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No. 241:
Giordano Bruno

Today, we meet a man who helped turn a good idea into a revolution. The University of Houston's College of Engineering presents this series about the machines that make our civilization run, and the people whose ingenuity created them.

Giordano Bruno was born in Italy in 1548 -- five years after Copernicus died. He became a Dominican friar, but he was soon in trouble with the Church. His free-thinking looked like heresy. When he fled north and became a Calvinist, it took even less time for him to get into trouble. After that, he stirred controversy in Paris and then in Oxford. He finally reached London in 1583, and there he wrote about the Copernican sun-centered solar system. But Bruno wasn't content to quote another man's hypothesis. He added embroidery.

Copernicus had been a superb scientist. He'd shown how to simplify the complex mathematics of an earth-centered solar system by pretending that the sun was in the center. It's pretty clear that Copernicus believed the sun really did lie in the center, but he didn't go out of his way to rub the Church's nose in that idea.

Bruno was cut from a different rug. He asked, "If the earth isn't stationary, then why should we assume the sun is?" And without any central point of reference, what makes us think the universe is even finite! Bruno was quite happy to kick the last struts out from under the old system of astronomy.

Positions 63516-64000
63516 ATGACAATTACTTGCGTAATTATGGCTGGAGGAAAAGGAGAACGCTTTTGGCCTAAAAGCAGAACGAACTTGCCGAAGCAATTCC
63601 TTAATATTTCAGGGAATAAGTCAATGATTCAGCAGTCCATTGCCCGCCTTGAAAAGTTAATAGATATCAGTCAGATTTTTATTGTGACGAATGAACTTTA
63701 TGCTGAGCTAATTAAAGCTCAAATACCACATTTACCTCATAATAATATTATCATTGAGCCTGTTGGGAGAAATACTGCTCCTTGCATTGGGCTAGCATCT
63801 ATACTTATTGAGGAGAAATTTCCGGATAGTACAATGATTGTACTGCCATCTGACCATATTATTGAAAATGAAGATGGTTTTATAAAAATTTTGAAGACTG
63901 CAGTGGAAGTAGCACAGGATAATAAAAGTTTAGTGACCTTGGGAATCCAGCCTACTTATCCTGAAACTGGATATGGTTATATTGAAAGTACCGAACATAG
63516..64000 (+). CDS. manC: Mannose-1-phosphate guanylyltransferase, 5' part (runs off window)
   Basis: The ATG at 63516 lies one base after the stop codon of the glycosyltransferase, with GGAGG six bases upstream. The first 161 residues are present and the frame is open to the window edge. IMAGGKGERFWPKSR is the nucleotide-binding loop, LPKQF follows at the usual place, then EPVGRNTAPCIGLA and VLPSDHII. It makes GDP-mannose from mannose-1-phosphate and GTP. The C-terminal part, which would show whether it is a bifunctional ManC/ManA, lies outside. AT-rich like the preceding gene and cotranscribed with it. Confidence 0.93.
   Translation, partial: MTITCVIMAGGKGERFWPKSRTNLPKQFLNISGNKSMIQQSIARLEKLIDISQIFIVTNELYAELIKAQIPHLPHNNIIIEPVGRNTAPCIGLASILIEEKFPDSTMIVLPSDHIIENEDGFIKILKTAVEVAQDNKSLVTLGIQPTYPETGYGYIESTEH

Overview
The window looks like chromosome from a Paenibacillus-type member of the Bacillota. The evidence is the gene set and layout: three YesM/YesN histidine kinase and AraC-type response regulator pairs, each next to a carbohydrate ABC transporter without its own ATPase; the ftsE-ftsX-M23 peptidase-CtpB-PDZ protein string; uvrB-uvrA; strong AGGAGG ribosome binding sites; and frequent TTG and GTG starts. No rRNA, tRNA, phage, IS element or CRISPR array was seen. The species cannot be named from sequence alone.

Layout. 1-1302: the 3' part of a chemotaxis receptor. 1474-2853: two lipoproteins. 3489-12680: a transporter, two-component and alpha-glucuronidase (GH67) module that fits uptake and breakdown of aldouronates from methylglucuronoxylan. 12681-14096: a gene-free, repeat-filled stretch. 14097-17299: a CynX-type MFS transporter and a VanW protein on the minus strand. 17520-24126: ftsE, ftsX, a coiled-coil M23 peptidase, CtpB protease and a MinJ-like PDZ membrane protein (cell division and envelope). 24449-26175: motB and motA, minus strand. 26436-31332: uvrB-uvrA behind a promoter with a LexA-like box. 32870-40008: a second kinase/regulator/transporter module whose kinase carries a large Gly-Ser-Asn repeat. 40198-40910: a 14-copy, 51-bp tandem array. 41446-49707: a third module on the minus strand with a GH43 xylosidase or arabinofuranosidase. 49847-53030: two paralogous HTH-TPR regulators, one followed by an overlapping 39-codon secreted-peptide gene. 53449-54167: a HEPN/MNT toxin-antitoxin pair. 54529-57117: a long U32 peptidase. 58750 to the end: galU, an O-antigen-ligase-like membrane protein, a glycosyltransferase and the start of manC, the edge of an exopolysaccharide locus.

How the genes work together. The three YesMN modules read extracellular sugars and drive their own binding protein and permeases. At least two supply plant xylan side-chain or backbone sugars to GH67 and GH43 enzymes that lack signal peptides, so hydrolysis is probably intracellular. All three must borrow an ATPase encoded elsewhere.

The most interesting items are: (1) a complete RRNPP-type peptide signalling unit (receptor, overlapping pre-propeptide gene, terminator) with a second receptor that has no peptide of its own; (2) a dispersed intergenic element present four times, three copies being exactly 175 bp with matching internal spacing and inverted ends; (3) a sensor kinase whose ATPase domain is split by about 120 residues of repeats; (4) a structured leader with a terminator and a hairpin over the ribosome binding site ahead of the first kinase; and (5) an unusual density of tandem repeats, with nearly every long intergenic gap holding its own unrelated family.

The Renaissance Church couldn't accept the idea that a God-made universe might be infinite, and that's what eventually did Bruno in. He was lured back to Italy by a lecture invitation and then turned over to the Italian Inquisition. After seven years of trials, he was burned at the stake in 1600.

But Bruno's ideas weren't original, and he was no scientist. His relativistic view of the solar system actually dated back to the softer-spoken Nicolas of Cusa. Today, Einstein's relativity suggests that the universe is finite after all. But Bruno's rightness or wrongness is beside the point. Every revolution -- scientific or political -- is begun by conservatives and then radicalized. Bruno radicalized the Copernican revolution.

Few of us know about Bruno today, yet historian Charles Singer shows how his ideas kept resurfacing in the 17th century. Bruno forced philosophers and scientists to open their minds to the far-reaching implications of Copernicus's calculations, and that helped open the door to modern science.

Bruno is a hard person to like -- we want to think that rational fact can speak for itself. But it can't always do so. We have to be dynamited away from accepted notions. Bruno's explosiveness was a necessary ingredient of scientific change.

I'm John Lienhard, at the University of Houston, where we're interested in the way inventive minds work.

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Encyclopaedia Britannica.

Singer, C., A Short History of Scientific Ideas to 1900. London: Oxford University Press, 1959, Chapter 7